claimed thousands of sq miles of territory to the north and south of
the Congo River in 1885, eventually calling it the “Congo Free State.”
• Congo became an enormous plantation operating under a ruthless
labor system. Quotas were enforced by a militia, the Force Publique.
Tens of thousands were killed, many more mutilated, and more than
200,000 Congolese died from disease.
• In response to international outrage (see Twain’s Leopold’s Soliloquy
or Conan Doyle’s Crime of the Congo), the Free State was replaced
with a formal colonial government in 1908.
Image from Leopold’s Soliloquy
Belgian Congolese society
• The Belgians spread Christianity through missionary schools, but it
was embraced by most Congolese in syncretistic forms, such as
Kimbanguism (which became an anticolonial movement).
• As in other African settler colonies, racial segregation was absolute.
• The category of “evolved” Congolese (évolué) is an extreme example
of this segregation, even by colonial standards: identity cards and
privileges given to “civilized” indigenous Congolese.
General characteristics of colonial society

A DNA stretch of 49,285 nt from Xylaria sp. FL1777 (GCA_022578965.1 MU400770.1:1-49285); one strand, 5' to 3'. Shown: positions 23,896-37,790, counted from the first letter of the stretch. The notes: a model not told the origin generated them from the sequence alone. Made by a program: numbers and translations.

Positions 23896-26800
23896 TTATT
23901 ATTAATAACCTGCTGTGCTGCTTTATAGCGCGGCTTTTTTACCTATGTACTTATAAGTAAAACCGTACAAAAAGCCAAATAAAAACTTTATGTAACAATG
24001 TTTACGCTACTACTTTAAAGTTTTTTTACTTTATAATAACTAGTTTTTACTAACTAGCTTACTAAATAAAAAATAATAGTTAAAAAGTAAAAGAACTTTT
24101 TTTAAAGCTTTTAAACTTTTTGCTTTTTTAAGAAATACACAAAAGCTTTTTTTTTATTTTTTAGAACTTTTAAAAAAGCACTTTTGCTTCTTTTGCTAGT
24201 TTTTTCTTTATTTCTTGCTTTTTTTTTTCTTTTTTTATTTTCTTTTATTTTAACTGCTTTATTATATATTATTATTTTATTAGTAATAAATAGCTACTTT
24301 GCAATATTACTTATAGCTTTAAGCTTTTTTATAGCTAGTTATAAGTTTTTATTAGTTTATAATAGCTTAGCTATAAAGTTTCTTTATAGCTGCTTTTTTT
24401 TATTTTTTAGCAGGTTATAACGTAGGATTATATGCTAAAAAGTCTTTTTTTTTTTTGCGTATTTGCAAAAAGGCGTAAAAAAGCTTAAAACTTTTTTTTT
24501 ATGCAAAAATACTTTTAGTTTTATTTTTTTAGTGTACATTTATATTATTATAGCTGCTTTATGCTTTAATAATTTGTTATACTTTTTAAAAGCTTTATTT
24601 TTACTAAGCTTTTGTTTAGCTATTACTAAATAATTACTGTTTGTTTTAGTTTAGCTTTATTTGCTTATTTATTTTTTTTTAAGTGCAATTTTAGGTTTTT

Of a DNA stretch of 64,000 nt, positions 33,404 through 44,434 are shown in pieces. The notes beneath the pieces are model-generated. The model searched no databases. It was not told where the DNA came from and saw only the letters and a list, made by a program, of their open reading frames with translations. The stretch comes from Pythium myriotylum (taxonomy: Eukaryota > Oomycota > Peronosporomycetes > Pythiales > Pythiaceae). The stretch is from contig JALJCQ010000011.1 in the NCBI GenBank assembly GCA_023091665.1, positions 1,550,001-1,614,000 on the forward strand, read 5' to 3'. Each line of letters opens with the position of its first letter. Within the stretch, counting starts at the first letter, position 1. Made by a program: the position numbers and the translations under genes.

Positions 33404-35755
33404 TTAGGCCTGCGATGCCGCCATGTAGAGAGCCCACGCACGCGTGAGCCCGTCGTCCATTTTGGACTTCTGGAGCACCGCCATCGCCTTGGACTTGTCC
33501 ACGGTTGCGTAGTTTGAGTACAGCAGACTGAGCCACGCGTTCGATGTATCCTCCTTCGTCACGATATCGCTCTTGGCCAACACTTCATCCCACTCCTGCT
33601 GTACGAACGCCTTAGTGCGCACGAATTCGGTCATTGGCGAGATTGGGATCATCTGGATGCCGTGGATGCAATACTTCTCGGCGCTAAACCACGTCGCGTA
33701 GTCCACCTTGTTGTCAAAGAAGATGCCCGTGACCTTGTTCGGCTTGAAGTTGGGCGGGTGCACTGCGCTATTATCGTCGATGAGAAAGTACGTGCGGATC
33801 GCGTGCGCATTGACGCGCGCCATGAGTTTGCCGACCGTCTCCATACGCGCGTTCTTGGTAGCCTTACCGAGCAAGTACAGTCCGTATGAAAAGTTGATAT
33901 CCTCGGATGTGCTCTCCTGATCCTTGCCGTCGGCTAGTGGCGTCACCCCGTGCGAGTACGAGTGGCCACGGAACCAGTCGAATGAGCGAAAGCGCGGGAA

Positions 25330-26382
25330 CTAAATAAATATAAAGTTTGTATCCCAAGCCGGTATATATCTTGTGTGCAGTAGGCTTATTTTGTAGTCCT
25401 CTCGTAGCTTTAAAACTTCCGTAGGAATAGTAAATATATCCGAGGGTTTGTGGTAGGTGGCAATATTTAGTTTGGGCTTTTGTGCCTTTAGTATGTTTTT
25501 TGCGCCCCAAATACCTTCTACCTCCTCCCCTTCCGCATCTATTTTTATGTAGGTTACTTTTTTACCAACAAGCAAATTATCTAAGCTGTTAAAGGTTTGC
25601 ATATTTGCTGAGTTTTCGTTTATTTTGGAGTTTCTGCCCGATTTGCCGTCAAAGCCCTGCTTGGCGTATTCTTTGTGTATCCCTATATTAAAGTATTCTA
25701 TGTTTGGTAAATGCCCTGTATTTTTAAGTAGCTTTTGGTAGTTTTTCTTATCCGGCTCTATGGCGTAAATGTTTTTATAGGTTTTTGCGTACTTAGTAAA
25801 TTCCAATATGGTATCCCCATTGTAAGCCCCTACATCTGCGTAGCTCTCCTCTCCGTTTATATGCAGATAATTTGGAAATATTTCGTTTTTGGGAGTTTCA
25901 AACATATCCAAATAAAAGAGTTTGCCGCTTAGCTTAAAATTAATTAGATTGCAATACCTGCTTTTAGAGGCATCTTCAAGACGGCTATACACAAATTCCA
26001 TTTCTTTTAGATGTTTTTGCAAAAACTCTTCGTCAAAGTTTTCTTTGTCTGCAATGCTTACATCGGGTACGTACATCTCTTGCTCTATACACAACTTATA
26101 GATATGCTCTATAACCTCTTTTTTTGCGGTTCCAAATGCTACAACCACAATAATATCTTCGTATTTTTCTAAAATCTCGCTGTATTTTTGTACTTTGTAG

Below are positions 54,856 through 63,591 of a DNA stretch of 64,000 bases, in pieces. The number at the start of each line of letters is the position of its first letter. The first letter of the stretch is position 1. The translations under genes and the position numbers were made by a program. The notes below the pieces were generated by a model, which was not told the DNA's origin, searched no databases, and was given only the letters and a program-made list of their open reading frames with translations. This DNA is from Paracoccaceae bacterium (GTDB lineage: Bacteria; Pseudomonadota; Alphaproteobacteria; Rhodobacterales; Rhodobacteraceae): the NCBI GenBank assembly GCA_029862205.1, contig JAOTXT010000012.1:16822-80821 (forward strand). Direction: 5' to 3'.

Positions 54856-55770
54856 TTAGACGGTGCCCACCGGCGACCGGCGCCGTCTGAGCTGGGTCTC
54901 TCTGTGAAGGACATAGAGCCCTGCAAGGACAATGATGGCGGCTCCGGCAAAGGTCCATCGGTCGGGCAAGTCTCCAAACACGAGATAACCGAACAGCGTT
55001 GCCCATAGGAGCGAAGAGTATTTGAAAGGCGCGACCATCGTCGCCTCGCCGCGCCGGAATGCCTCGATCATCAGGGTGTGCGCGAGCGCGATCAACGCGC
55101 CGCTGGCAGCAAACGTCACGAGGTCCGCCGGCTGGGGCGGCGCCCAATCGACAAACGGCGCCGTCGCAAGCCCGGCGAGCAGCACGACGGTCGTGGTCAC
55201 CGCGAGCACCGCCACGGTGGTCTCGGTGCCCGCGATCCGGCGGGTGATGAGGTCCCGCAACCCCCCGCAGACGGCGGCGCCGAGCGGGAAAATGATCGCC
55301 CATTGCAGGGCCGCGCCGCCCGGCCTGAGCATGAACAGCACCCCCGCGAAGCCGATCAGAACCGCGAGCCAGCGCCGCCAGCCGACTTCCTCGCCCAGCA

apparent in the movie
• Rigidly compartmentalized on a racial basis. The indigenous population existed to
serve the needs of European settlers.
• The only infrastructure that was developed was that needed to maintain
European control (the army) and to pillage the colony’s resources efficiently
(roads, railroads).
• Infrastructure that did not serve this purpose, but that might help the indigenous
population (education, health, technical or medical training), was neglected
• Military “pacification” entailed arming minority ethnic groups to suppress
majority ethnic groups. Much cheaper than importing European soldiers to do
the job. This policy made existing ethnic categories much more rigid.
• Garnering European level salaries on the colony’s dime, and living in racially
exclusive neighborhoods, the settler population enjoyed a standard of living
beyond the reach of most Europeans, let alone the indigenous population.
Anticolonial nationalism
• Anticolonial nationalism is the application of nationalism to European